Title: American Carnival
Published by: Schiffer Books
Release Date: May 28, 2019
When I was about 10 years old, I read a book called Toby Tyler by Otis James. It was about a little kid who runs away and joins the circus. It got into my head and has stayed there all of my life. There is something about carnival lights, the smells, the sounds, the energy…. if you’ve ever had this childhood adventure, the indescribable mix of wonder, amazement, and probably a little fear, I think you will love this book.
American Carnival was mostly shot over 8 years. Three photos in the book were taken in 1975 with good old Tri-X 400 ASA film. They were shot at the Hoxie Brother’s Circus which was touring Southern Ohio where I was studying photography at Ohio University. The rest of the images were made somewhere between 2010 and 2018. Why the gap? I didn’t think I could do carnivals right until I learned about panoramic photography.
As a photographer, I was trained in the art of seeing things through the confined dimensions of a 35mm piece of film, approximately 3:2, slightly wider than tall. As all photographers have done, I have worked within these boundaries using wide angle lenses to capture more of the scene than would otherwise be possible, but the resulting distortion of distance and perspective never felt quite right. I found myself secretly jealous of painters, who could select any size canvas on which to create art. When I found panoramic photography a few years ago, I realized I had discovered my unrestrained canvas. Panorama photographs are carefully crafted from multiple photographs that are combined together to form one large image. With panoramas I can photograph without traditional framing limitations. This is immensely satisfying for me, as I feel panoramas are best able to convey what you would have seen had you been standing there beside me when I took the picture. Now I can show you the midway!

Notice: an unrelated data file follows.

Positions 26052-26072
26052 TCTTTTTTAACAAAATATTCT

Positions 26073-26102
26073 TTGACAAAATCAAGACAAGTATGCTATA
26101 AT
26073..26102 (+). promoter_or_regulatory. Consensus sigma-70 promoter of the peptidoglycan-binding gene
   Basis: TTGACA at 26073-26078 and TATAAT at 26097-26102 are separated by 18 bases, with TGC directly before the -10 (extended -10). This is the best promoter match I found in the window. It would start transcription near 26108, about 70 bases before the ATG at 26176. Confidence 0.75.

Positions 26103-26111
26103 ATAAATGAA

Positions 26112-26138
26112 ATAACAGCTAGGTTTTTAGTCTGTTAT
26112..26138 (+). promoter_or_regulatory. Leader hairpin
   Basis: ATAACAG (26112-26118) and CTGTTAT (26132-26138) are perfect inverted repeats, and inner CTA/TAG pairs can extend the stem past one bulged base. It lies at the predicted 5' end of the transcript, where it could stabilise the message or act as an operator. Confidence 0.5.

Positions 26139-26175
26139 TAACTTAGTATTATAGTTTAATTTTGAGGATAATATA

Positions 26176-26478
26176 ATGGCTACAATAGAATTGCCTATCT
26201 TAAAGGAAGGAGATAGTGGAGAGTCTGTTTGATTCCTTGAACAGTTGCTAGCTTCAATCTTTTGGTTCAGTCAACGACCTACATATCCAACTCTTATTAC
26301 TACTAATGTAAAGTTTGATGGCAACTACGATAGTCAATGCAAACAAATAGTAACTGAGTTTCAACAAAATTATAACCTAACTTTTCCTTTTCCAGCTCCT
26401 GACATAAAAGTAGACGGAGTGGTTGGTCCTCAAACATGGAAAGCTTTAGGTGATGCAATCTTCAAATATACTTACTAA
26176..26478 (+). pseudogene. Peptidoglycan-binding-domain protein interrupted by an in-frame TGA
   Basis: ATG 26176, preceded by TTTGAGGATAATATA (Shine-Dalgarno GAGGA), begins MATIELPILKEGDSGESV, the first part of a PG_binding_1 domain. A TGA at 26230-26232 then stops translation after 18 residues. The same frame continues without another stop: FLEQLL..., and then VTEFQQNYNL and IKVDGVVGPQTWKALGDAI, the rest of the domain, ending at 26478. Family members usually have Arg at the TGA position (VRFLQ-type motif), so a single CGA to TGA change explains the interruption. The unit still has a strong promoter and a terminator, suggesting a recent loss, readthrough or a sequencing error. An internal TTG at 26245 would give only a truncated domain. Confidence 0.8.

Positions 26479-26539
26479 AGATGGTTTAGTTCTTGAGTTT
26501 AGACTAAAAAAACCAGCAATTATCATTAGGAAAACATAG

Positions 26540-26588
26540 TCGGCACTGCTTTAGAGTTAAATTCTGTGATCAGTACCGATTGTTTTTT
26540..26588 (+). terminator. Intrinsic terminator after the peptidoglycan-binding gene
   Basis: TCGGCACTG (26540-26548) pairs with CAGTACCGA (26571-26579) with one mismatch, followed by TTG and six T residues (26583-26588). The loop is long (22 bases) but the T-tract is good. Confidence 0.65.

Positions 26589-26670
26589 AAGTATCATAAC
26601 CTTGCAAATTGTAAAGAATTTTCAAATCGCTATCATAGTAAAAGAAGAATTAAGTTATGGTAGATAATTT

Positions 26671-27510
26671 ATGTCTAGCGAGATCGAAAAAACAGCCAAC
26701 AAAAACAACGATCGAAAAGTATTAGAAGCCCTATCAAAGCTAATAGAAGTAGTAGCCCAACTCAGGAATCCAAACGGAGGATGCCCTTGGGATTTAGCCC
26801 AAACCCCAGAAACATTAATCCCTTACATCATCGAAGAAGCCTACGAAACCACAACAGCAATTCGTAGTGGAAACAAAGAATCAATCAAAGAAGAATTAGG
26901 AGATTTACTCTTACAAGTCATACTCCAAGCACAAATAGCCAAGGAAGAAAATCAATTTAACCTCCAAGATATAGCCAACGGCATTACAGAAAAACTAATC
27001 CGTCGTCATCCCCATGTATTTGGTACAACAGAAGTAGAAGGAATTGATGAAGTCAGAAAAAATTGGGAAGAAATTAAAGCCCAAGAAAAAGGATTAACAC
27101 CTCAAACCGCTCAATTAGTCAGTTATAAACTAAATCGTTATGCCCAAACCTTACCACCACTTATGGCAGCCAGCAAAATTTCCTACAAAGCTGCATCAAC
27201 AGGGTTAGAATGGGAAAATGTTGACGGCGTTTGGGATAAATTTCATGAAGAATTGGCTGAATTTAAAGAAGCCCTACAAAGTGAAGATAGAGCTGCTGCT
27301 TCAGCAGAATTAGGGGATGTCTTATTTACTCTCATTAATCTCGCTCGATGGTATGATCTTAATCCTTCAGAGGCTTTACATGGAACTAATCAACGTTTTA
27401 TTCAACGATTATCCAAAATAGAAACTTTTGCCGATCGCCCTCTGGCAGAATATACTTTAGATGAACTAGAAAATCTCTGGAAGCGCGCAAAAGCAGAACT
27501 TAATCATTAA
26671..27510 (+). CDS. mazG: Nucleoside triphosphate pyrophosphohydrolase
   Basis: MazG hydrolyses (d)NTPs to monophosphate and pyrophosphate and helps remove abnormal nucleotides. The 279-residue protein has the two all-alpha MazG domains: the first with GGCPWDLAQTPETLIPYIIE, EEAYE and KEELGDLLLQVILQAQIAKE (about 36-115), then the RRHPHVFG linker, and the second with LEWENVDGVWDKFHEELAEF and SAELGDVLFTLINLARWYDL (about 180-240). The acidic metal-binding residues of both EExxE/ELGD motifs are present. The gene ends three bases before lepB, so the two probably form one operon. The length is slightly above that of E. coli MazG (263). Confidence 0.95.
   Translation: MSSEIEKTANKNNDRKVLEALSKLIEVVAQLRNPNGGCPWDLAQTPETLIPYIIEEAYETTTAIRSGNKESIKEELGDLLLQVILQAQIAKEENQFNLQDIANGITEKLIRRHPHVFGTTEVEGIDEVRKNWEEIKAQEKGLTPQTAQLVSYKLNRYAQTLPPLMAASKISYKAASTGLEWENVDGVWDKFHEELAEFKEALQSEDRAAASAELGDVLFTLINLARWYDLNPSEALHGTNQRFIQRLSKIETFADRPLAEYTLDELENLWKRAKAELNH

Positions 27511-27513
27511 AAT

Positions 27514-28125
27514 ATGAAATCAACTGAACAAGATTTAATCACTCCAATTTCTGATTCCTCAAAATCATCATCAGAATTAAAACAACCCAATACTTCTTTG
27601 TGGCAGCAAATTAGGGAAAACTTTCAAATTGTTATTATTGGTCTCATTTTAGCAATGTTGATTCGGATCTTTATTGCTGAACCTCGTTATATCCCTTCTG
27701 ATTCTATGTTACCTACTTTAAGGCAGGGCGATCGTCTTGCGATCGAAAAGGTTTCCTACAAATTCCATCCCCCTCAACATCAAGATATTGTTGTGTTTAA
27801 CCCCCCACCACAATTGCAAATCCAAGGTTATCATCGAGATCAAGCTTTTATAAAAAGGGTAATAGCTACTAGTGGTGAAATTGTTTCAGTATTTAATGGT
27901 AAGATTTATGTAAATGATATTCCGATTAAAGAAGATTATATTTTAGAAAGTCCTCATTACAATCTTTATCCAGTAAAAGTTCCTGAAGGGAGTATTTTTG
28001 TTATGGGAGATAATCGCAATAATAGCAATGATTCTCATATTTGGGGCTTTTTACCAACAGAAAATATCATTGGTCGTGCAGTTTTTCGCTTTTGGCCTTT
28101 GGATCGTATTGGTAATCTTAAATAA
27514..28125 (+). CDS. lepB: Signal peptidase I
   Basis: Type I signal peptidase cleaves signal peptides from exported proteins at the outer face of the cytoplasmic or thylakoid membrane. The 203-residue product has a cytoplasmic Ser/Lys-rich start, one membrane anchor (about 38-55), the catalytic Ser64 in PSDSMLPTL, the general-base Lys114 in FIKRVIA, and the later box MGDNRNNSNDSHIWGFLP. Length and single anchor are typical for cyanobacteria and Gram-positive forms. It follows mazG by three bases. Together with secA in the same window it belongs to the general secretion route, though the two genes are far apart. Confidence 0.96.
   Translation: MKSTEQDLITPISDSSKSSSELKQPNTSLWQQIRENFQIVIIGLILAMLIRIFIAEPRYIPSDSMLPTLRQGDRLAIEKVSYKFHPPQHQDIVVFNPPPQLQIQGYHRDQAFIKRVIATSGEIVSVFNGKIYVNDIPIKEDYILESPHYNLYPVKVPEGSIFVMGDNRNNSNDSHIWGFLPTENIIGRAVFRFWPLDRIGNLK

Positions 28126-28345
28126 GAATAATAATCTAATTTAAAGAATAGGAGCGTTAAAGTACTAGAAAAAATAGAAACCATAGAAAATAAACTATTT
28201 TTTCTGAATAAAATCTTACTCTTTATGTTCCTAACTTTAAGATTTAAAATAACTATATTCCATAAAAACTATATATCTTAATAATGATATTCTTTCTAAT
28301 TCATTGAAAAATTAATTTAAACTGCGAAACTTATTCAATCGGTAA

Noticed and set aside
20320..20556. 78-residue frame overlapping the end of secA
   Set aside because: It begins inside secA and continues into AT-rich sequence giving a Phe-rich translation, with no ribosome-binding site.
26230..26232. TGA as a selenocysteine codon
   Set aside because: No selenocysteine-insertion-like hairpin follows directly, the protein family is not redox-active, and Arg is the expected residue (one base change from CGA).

In designing this book, I have tried to give you the feeling of being at the fair. Your eye will move back and forth as you move through the pages just as it would if you were walking down a midway. The timeline of the book goes from daylight to night. The people you meet along the way are random and no meaning should be attributed to their location.
Grab something fried or at least a handful of popcorn and let’s go to the carnival!!